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According to Wikitravel, for nationalities who are not covered under the 21-day visa waiver, Philippines issues visa-on-arrival. The page linked to reads more like a press release with no further information on how to apply and the name - 'pre-arranged visa upon arrival' - sounds like the system they have in Vietnam where you need to apply in advance for visa-on-arrival. The website for Philippines Embassy in Singapore (the local embassy in my case) does not list anything about this, nor way I able to find information anywhere else online.

Is anyone aware whether VOA is operational for Philippines yet, and if yes, details about it?

Edit: To clarify I plan to go to Philippines for travelling, not business.

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Question got downvoted; care to explain? –  Ankur Banerjee Jun 27 '11 at 17:46
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up vote 6 down vote accepted

All you have to do is contact a travel agency to file the paperwork on your behalf several months before you plan to enter the country. If coming for business, the company you are visiting (or their attorney) can also file the paperwork for you. The program is designed to make it extremely easy to enter the country, and it has been working rather well.

If not on business, be sure to retain the help of a reputable travel agent. You might need their help if you want to extend your stay.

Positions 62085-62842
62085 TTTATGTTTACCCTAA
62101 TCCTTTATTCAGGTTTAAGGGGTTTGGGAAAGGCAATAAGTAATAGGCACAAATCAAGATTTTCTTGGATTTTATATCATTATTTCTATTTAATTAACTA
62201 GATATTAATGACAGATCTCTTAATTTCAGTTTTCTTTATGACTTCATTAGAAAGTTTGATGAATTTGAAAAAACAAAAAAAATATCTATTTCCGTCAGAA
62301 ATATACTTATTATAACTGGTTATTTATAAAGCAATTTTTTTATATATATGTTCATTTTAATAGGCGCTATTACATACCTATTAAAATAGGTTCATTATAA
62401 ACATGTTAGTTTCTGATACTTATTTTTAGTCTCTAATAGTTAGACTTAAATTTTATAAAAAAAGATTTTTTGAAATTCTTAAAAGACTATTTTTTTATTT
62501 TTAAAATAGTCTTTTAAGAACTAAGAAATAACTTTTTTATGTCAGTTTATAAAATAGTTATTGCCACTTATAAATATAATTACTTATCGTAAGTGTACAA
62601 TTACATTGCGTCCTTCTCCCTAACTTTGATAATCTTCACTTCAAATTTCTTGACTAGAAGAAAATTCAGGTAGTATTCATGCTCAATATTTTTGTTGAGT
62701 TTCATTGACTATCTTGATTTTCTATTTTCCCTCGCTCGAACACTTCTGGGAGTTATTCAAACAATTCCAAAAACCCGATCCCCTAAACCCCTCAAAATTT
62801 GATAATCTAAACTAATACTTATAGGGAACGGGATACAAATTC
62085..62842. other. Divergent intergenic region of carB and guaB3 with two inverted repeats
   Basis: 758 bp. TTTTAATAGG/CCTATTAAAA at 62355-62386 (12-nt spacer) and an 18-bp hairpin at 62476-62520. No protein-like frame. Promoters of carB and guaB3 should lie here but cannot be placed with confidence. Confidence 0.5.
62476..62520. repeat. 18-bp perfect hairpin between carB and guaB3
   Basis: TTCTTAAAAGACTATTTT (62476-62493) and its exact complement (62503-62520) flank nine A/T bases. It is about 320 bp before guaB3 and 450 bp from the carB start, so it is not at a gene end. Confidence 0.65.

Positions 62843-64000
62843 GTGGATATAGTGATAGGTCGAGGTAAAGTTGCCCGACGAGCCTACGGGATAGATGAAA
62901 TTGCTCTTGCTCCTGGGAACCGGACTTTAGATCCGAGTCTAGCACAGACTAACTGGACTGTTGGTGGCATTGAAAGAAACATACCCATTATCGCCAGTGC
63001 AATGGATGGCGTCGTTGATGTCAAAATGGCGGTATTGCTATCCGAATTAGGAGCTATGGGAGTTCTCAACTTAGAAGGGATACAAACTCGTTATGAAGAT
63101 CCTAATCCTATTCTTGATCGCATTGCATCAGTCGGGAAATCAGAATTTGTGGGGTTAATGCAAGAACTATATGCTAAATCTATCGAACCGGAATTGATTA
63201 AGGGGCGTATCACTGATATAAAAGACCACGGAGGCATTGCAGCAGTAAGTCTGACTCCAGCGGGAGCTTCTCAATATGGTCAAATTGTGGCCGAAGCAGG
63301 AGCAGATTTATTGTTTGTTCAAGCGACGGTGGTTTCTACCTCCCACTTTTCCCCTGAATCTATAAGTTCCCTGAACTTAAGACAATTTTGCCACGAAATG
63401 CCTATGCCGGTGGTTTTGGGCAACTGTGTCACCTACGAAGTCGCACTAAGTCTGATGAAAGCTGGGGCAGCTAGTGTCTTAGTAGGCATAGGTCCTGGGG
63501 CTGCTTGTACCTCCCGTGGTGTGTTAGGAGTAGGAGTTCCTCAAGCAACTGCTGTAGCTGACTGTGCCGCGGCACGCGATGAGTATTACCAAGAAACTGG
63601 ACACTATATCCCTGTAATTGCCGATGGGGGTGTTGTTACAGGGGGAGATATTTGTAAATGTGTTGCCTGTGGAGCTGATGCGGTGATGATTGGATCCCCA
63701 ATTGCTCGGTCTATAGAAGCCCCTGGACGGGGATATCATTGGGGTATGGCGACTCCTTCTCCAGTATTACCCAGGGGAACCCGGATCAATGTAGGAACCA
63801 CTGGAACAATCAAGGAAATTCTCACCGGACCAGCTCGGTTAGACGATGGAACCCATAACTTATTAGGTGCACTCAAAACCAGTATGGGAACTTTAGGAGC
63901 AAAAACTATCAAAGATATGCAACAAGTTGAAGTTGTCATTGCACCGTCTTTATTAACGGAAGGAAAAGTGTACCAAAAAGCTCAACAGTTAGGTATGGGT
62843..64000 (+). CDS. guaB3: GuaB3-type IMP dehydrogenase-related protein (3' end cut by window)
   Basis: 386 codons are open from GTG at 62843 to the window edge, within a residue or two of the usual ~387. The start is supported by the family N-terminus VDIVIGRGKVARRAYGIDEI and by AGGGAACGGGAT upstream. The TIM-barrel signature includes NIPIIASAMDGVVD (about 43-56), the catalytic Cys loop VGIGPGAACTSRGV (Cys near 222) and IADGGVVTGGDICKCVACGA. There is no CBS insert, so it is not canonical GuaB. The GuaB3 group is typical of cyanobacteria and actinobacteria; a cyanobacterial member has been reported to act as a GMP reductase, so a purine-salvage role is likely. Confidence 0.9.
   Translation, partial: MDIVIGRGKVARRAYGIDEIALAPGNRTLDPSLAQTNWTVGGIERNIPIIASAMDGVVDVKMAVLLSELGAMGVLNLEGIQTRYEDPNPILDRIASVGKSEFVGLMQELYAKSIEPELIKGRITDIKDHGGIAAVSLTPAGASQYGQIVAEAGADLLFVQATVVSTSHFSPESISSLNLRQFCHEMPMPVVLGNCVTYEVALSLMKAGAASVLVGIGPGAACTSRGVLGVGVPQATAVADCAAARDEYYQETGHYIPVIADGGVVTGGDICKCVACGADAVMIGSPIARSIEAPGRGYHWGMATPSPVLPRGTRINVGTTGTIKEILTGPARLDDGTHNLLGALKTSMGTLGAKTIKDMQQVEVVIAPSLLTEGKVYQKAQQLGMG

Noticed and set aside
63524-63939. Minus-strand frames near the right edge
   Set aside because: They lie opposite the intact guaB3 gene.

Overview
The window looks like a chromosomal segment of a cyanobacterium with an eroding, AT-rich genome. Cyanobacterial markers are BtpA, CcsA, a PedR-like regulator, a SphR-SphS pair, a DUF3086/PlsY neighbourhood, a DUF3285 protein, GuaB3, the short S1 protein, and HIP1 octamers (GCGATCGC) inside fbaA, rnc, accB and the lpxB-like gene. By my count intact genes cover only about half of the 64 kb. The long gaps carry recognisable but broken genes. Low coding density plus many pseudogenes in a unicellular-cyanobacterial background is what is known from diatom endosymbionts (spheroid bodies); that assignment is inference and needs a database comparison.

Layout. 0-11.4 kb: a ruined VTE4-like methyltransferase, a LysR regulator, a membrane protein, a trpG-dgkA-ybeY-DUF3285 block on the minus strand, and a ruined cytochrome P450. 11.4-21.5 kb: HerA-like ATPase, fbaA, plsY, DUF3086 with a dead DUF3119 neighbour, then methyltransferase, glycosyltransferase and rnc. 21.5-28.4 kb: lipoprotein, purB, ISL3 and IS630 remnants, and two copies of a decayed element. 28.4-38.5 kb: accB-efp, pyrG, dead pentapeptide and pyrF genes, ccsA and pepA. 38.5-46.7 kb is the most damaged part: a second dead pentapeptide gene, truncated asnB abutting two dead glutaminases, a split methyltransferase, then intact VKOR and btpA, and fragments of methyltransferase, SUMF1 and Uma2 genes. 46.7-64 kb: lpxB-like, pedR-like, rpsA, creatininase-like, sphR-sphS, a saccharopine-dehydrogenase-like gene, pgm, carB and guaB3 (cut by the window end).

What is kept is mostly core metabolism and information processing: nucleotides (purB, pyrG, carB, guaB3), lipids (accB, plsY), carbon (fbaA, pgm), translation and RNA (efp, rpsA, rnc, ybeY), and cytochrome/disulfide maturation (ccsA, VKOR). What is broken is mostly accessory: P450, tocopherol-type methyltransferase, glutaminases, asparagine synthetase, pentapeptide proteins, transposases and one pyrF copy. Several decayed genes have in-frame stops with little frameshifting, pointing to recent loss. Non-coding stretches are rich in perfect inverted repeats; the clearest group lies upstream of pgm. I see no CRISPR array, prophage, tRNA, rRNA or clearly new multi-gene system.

I arrived on a 21 day waiver and I'm now a permanent resident, several of my neighbors arrived on a VOA and were able to extend their stay, some of them changed their visas to other types (investor, etc). Immigration here is over worked to say the least, but they are extremely friendly and easy to deal with. If you want to enter the country and stay legally, they will do everything possible to assist you.

As the site says, the major difference is that you no longer have to make a personal appearance at an embassy, someone on this end can just file a few papers and pay a modest filing fee. Again - make sure you do it several months in advance, the wheels do sometimes turn rather slow.

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Thanks, I was only considering coming on a tourist visa for now. Is the VOA procedure similar for that too? –  Ankur Banerjee Jun 29 '11 at 0:26
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@Ankur - yes. You actually start out with one unless you apply for something else. It's easy to change, though if you want to extend your stay - depending for how long and why. –  Tim Post Jun 29 '11 at 3:50
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